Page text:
Figure 1: SEM images of products prepared from pyrolysis of 3.8 g naphthalene and 2.5 g nickel acetate tetrahydrate at different temperatures. The images of high magnification are in the left-top corner of (a)–(e), respectively. (a) 600°C, (b) 700°C, (c) 800°C, (d) 900°C, and (e) 1000°C.
Figure 2 shows the SEM images of products, which were synthesized at 900°C with different molar ratios of naphthalene and nickel acetate tetrahydrate (pure naphthalene, 15 : 1, 7 : 1, and 3 : 1). Smooth and monodisperse CSs with diameters ranging from 5 μm to 10 μm can be obtained by pyrolysis of pure naphthalene (Figure 2(a)). When the molar ratio of naphthalene and nickel acetate tetrahydrate is 15 : 1, the reaction products are composed of CSs and small particles (Figure 2(b)). The small particles are supposed to be produced from pyrolysis of the catalyst. Figure 2 also shows that the increase of the catalyst proportion leads to the decrease in the amount of CSs and the increase of CNTs and CNCs, which indicates that the catalyst is an essential factor for the formation and growth of CNTs and CNCs. Since the decomposition process of carbon source and catalyst is quite rapid in the closed RAPET system, the formation of different types of carbon species could occur in a short period of time. The carbon atoms disconnected with the catalysts could form CSs via self-assembly reaction, while the carbon atoms connected with the catalysts could form CNTs or CNCs. It is found that an increase of the catalyst proportion leads to the decrease in the amount of CSs and the increase of CNTs and CNCs, which indicates that the catalyst is an essential factor for the formation and growth of CNTs and CNCs.
Figure 2: SEM images of products prepared at 900°C with different molar ratios of naphthalene/nickel acetate tetrahydrate. The images of high magnification are in the left-top corner of (a)–(d), respectively. (a) Pure naphthalene. (b), (c), and (d) are the images with the naphthalene/nickel acetate tetrahydrate ratios of 15 : 1, 7 : 1, and 3 : 1, respectively.
Figure 3 is the XRD analysis of the samples produced with different molar ratios of naphthalene/nickel acetate tetrahydrate. Apparently, the sample of pure naphthalene only shows the diffraction peaks of carbon, while other samples reacted by different catalyst proportion show the diffraction peaks of both carbon and Ni. Furthermore, the structure becomes more regular with the increase of catalyst proportion.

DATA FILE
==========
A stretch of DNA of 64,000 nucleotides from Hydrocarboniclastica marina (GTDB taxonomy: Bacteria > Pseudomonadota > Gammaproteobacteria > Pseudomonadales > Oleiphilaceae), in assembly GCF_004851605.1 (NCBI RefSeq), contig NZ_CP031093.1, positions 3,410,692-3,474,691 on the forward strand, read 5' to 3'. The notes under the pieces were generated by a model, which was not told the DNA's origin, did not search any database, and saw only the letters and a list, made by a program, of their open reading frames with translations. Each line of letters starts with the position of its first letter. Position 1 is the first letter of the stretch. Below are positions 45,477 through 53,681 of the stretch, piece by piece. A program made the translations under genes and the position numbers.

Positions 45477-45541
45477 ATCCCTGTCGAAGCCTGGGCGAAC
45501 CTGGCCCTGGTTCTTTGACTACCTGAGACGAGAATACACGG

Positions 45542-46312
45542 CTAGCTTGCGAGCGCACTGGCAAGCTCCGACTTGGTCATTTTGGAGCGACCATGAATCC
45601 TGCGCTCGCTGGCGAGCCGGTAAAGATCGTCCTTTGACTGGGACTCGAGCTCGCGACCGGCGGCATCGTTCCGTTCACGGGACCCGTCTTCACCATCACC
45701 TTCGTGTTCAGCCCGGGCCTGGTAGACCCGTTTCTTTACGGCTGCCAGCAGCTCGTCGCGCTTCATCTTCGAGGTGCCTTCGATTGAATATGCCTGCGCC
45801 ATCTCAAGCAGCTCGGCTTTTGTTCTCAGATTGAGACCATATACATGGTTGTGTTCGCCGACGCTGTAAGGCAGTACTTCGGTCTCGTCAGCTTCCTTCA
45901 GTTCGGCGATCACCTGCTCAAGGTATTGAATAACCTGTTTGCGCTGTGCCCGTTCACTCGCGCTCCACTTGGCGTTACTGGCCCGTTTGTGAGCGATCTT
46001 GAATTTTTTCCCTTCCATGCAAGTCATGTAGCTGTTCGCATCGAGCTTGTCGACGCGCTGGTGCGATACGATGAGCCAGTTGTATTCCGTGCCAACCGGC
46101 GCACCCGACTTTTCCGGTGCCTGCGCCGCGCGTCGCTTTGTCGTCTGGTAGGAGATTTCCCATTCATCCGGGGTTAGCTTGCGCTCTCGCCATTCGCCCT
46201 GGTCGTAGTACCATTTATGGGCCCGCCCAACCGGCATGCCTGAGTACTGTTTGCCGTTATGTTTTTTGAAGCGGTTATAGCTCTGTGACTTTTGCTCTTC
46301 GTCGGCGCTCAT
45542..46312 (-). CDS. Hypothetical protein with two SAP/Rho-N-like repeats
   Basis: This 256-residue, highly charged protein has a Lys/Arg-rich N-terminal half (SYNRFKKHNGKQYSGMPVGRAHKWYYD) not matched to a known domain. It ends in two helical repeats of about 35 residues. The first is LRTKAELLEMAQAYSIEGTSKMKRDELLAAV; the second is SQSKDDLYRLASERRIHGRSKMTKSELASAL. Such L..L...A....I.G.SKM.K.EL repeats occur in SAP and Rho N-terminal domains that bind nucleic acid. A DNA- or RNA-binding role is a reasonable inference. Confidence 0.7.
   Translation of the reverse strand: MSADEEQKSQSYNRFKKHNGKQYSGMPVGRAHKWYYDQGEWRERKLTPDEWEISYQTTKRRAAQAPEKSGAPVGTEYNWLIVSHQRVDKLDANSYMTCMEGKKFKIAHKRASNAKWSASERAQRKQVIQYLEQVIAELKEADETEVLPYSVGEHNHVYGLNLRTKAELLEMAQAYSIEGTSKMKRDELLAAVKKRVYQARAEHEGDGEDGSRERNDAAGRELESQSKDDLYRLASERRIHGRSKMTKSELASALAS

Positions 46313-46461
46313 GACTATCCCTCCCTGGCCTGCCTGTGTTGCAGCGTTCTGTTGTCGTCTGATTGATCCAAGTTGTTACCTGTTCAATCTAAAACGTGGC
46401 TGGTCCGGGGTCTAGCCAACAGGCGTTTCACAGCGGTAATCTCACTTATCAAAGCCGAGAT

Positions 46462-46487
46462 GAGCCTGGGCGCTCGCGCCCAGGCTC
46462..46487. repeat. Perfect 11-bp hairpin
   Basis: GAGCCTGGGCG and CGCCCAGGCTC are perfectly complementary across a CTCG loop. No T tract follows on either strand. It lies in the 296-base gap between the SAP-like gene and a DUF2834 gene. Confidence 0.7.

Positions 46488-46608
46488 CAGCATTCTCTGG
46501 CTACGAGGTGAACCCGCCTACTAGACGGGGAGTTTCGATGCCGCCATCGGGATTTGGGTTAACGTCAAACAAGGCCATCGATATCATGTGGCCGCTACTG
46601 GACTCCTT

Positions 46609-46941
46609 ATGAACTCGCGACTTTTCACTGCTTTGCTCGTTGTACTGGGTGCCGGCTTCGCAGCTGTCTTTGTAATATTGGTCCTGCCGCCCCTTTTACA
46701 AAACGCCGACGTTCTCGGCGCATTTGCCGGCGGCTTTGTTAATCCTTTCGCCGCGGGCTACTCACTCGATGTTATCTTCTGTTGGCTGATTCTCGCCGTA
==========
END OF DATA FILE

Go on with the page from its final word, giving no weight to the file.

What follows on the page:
Figure 3: X-ray diffraction patterns of products prepared at 900°C with different molar ratios of naphthalene/nickel acetate tetrahydrate. (a) Pure naphthalene. (b) and (c) are the samples with the naphthalene/nickel acetate tetrahydrate ratios of 7 : 1 and 3 : 1, respectively.
TEM images (Figure 4) reveal clearly that there are CNT and spherical CNC nanostructures in the synthesized products. The spherical Ni nanoparticle is surrounded by graphitic shell to form the CNC structure, which may be formed by the continual growing of original surface shell around the Ni particle, and results in the overcoating and deactivation of the catalyst (Figure 4(a)) [12, 13] ultimately. The insertion of pentagon or heptagon defects into the hexagonal graphite network can curl the resulting nanotubes ; the curving structure can then be formed. Also, it is possible that some carbon atoms could diffuse on the surface of the Ni particle and penetrate into the tube, forming a bridge structure across the nanotube wall. Therefore, the bamboo-like structure could be formed inside a continuously growing nanotube (Figure 4(b)) . Figures 4(c) and 4(d) reveal that the hollow CSs with regular graphite layers can be achieved by graphitization at 2800°C (Ar atmosphere: −0.05 MPa). Obviously, the Ni particles were already removed during the graphitization process. The tangled CNTs are mixed with CNCs, indicating that the carbon shells could deactivate the catalysts. Meanwhile, CNT morphology was developed and induced only by the active catalyst particles.
Figure 4: TEM images of CNCs and CNTs nanostructures prepared at 900°C. The images of high magnification are in the left-top corner of (a)-(b), respectively. (a) and (b) are the images of CNCs and CNTs with the naphthalene/nickel acetate tetrahydrate ratio of 3 : 1. (c) and (d) are the images of CNCs and CNTs with the naphthalene/nickel acetate tetrahydrate ratio of 7 : 1 (after graphitization at 2800°C).
In conclusion, CNTs and spherical CNCs were synthesized from pyrolysis of a mixture of naphthalene and nickel acetate tetrahydrate by using the RAPET method. Smooth and monodisperse CSs with diameters ranging from 5 μm to 10 μm can be obtained by pyrolysis of pure naphthalene. Our results show that more CNTs and CNCs with smaller nanometer size will be formed with the increase of temperature in this closed RAPET system. In addition, the increase of the catalyst proportion leads to the decrease of the amount of CSs and the increase of CNTs and CNCs. The extra properties and potential application of this product will be addressed in our future work.
Conflict of Interests
The authors declare that there is no conflict of interests regarding the publication of this paper.
This work was supported by the National Nature Science Foundation of China under Grant no. 51102009. The authors are grateful to Professor Wenchuan Wang for his helpful discussion.